Today, on May 4, Latvia marks its 24th year since the Declaration on the Restoration of Independence of the Republic of Latvia was adopted in 1990 by the Supreme Soviet of the Latvian SSR.
This was an important step in the long process of actually regaining Latvia's independence from the Soviet Union. It also ensured the continuity of the Republic of Latvia from the pre-WWII period.
It took great courage for the citizens of all three Baltic States to finally act against an oppressive regime to regain independence. Against all odds, the people stood as one for their freedom: on the barricades, in the Singing Revolution, and on the political arena.
The Latvian Supreme Soviet was elected on March 18, 1990; it was the first election in Soviet Latvia in which multiple parties were allowed to participate since its occupation in 1940. The Declaration was adopted in an open vote.
The Declaration stated that, although Latvia had de facto lost its independence in 1940, when it was annexed by the Soviet Union, the country had de jure remained a sovereign country as the annexation had been unconstitutional and against the will of the people of Latvia.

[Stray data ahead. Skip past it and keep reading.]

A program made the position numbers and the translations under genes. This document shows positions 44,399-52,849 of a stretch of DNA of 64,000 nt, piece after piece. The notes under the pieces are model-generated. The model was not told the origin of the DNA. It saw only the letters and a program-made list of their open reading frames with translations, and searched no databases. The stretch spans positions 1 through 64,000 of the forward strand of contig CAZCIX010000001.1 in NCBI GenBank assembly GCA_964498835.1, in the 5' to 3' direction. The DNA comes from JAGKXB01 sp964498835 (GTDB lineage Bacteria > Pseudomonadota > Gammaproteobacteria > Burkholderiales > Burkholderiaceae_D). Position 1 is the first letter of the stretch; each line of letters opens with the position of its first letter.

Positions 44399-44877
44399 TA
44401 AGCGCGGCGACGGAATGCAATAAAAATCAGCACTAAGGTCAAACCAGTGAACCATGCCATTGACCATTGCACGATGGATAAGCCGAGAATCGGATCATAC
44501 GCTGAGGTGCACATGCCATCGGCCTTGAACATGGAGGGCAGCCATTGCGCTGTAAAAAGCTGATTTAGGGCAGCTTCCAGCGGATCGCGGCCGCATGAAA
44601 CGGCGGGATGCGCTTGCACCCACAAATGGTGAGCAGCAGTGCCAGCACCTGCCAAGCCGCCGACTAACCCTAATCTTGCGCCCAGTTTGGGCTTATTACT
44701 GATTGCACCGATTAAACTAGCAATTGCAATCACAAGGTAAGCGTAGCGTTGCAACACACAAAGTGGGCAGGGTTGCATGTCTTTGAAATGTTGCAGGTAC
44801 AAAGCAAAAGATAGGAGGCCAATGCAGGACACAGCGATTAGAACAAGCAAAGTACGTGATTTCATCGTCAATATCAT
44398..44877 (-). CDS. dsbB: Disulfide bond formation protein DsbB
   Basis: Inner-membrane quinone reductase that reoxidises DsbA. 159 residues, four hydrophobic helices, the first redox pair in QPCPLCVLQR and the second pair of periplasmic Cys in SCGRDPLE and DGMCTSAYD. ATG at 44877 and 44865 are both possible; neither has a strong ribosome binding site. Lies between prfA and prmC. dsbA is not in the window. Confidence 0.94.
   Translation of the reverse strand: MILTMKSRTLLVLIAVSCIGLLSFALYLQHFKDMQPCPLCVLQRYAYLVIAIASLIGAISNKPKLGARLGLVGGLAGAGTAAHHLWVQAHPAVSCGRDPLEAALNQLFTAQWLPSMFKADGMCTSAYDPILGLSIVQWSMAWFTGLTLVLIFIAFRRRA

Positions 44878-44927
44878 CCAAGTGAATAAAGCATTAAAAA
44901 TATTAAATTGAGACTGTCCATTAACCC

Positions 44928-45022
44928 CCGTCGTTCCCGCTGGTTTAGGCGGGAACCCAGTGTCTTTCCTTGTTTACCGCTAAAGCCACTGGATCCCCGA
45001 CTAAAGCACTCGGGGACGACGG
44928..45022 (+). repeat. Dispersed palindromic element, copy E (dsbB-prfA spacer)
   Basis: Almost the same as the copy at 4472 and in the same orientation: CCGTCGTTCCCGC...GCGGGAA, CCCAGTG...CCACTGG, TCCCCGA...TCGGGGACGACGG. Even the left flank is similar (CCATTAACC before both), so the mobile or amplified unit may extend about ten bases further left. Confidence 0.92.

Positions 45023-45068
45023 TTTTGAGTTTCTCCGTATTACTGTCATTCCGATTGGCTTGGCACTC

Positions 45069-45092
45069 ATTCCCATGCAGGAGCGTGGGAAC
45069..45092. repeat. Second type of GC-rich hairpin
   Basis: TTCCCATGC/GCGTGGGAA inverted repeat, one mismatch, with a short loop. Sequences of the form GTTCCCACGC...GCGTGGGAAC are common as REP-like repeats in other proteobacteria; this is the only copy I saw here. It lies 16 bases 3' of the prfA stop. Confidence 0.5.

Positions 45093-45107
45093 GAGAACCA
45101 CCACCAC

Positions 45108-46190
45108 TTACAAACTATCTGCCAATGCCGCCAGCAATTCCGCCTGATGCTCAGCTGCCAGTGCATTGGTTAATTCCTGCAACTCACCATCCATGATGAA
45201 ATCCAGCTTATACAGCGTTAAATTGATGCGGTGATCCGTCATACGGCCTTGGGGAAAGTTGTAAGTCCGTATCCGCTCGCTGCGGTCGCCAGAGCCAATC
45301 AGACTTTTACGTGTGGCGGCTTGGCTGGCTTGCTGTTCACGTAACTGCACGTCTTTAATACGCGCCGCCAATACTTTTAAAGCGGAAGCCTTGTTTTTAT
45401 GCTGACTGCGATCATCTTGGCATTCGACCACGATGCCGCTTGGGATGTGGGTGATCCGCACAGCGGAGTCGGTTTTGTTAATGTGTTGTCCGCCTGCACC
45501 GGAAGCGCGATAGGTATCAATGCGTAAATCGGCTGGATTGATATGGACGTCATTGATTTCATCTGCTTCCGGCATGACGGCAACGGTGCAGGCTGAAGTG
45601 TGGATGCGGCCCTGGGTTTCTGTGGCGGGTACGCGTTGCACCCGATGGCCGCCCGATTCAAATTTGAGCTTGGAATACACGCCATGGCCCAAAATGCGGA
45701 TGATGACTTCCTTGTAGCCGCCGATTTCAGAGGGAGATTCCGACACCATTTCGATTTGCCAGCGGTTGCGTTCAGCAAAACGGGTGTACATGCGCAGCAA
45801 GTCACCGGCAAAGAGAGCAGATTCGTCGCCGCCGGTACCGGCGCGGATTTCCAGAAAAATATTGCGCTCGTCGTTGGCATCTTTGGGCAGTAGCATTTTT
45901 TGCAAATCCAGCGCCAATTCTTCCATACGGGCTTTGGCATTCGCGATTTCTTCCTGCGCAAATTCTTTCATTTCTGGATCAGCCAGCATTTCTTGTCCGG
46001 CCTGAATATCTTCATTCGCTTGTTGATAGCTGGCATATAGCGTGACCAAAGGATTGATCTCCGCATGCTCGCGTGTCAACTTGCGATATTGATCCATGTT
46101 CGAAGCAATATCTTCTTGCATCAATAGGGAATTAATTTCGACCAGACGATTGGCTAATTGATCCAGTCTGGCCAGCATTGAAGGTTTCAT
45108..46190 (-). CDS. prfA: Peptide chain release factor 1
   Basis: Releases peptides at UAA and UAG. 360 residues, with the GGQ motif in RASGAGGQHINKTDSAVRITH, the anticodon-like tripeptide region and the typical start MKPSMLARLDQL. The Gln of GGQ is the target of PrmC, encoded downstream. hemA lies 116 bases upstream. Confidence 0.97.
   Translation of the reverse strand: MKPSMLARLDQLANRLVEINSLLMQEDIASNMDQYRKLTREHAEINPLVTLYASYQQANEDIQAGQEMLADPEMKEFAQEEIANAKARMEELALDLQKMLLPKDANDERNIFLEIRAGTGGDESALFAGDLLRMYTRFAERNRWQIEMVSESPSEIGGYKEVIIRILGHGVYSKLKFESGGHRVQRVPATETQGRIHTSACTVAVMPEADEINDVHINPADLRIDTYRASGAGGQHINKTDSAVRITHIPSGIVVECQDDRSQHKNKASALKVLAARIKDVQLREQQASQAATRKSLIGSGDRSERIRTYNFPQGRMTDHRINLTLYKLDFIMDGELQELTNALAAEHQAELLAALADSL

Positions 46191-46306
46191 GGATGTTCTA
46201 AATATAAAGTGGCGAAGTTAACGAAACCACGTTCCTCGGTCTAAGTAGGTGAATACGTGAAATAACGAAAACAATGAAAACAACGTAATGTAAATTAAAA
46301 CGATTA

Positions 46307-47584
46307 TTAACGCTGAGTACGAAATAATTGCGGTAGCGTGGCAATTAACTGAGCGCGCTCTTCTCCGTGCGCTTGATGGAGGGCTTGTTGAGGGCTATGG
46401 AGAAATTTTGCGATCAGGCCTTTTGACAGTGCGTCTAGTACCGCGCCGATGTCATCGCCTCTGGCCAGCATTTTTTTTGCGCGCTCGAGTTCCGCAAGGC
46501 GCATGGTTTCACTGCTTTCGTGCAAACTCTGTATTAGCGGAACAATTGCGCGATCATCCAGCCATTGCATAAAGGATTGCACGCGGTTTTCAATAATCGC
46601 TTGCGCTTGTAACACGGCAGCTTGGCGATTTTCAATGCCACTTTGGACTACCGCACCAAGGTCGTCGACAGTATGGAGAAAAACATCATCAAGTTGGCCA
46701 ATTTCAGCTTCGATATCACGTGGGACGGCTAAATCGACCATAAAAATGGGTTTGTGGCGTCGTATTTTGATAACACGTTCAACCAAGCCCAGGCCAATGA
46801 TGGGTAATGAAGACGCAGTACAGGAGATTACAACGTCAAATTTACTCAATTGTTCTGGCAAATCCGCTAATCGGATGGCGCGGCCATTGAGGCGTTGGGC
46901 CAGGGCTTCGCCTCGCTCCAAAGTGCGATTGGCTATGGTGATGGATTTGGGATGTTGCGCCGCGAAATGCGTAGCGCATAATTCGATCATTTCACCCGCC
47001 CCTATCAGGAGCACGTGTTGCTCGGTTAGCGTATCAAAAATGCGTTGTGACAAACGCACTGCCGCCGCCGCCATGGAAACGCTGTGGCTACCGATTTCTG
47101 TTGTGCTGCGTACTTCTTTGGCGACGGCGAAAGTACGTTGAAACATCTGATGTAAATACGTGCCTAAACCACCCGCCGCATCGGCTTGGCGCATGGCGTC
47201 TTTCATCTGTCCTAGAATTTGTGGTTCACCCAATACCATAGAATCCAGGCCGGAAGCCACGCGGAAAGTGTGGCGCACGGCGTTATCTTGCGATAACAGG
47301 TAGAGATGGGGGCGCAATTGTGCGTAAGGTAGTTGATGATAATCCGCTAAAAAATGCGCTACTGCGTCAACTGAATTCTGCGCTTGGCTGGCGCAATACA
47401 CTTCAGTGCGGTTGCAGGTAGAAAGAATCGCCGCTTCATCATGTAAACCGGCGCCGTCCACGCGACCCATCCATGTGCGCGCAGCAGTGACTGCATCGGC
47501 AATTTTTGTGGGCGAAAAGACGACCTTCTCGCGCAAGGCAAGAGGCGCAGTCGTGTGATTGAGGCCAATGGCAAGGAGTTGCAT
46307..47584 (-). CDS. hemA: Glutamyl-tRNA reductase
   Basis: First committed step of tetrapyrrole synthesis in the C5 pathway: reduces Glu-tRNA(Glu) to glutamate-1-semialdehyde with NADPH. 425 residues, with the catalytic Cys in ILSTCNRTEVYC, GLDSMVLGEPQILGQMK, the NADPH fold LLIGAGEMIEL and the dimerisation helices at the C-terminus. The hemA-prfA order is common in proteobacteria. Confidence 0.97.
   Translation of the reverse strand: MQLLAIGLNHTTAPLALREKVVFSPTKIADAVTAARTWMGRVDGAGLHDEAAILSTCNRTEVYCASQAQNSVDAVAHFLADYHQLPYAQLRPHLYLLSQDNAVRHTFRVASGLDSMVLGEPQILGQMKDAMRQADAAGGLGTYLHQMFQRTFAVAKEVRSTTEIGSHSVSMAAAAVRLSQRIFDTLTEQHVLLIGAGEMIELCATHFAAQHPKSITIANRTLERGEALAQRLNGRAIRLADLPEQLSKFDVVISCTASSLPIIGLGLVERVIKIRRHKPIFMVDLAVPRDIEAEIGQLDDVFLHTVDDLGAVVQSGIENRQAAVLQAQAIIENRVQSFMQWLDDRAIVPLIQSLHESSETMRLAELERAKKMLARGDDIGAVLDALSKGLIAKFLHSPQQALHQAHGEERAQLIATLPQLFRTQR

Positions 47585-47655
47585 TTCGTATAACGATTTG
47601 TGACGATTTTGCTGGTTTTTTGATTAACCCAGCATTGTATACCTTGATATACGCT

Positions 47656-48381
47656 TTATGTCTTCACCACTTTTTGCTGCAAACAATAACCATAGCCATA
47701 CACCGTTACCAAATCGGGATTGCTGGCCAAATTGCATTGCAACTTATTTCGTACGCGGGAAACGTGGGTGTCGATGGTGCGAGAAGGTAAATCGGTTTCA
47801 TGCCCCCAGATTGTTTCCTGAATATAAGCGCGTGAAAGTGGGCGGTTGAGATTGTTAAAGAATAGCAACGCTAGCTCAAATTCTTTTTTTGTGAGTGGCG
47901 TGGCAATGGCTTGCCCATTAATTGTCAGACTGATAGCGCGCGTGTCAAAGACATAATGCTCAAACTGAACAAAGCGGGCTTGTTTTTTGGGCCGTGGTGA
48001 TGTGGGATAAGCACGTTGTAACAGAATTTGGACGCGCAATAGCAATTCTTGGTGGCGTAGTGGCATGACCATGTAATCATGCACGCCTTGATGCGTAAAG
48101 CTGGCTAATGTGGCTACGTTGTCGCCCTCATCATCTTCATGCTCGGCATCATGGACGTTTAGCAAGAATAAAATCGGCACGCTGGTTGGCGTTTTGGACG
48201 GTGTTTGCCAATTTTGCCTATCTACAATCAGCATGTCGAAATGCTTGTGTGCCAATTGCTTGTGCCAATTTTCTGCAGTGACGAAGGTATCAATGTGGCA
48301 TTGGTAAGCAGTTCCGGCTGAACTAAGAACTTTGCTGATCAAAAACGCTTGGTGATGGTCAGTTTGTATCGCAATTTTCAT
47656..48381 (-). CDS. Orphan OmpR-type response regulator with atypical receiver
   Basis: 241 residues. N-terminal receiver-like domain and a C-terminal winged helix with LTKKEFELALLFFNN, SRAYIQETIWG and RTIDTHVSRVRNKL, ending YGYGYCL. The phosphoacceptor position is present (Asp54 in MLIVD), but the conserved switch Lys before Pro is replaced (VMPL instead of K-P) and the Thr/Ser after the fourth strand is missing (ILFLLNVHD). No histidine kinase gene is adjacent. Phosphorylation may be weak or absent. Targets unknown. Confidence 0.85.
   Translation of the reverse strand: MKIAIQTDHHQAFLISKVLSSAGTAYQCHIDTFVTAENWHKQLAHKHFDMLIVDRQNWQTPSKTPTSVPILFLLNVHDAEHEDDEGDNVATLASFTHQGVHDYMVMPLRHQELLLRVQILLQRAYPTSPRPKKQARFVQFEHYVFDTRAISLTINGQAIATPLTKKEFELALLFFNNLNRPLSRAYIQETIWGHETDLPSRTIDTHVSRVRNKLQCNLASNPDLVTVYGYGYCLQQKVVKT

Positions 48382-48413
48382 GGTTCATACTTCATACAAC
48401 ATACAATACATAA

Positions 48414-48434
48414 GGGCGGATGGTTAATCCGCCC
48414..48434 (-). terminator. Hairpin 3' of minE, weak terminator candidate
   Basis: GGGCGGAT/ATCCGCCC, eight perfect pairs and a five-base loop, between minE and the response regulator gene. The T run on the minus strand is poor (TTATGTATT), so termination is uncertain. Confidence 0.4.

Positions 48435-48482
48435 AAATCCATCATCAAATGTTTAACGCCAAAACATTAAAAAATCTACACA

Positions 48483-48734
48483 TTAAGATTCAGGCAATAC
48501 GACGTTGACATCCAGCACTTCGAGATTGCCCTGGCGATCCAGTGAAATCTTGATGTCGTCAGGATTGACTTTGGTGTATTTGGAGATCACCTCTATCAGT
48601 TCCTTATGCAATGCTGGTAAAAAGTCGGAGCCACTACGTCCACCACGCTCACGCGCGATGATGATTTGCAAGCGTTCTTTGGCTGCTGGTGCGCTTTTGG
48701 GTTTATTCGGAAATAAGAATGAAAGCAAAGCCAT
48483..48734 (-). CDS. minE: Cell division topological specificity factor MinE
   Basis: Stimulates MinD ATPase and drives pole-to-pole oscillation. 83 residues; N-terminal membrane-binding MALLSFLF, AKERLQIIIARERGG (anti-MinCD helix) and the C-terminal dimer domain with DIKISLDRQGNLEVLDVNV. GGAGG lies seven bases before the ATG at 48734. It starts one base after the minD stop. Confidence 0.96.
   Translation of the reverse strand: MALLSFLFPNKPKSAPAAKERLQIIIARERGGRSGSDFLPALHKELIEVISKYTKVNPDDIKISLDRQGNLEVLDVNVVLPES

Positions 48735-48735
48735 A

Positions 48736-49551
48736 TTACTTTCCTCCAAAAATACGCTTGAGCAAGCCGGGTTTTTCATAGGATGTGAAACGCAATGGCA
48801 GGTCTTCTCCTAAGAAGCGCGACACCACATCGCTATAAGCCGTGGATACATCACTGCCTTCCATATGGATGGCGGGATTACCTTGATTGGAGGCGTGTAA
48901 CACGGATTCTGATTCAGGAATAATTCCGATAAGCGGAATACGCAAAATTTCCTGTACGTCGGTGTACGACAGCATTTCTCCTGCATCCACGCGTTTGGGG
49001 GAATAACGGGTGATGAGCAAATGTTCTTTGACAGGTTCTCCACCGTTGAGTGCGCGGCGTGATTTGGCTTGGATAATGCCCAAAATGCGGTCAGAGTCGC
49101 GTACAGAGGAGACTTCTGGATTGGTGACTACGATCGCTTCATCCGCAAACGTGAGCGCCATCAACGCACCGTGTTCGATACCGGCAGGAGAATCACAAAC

Therefore it resolved that the Molotov–Ribbentrop Pact and the Soviet occupation of Latvia in 1940 were illegal, and annulled the declaration on the accession of Latvia to the Soviet Union of 21 July 1940, re-instituted the Constitution of Latvia of 1922, and set a period of transition to de facto independence.
However, the Communist Party of Latvia was strongly against such a declaration and called for the President of the Soviet Union Mikhail Gorbachev to annul it. On May 14 1990, Gorbachev issued a decree stating that the declaration violated the Constitution of the Soviet Union and the Constitution of the Latvian SSR and thus stood void from the moment of adoption.
After several attempts to destabilize the transitional government, provocations by OMON, the USSR's special military operations unit, and a failed Soviet coup d'état attempt, the Supreme Soviet of Latvia managed to adopt the Constitutional Act of Latvia's status as an independent state ("On the status of the Latvian Republic"), ending the transition period on August 21, 1991.
The Soviet Union finally recognized Latvia's independence on September 6, ultimately ceasing to exist on December 26.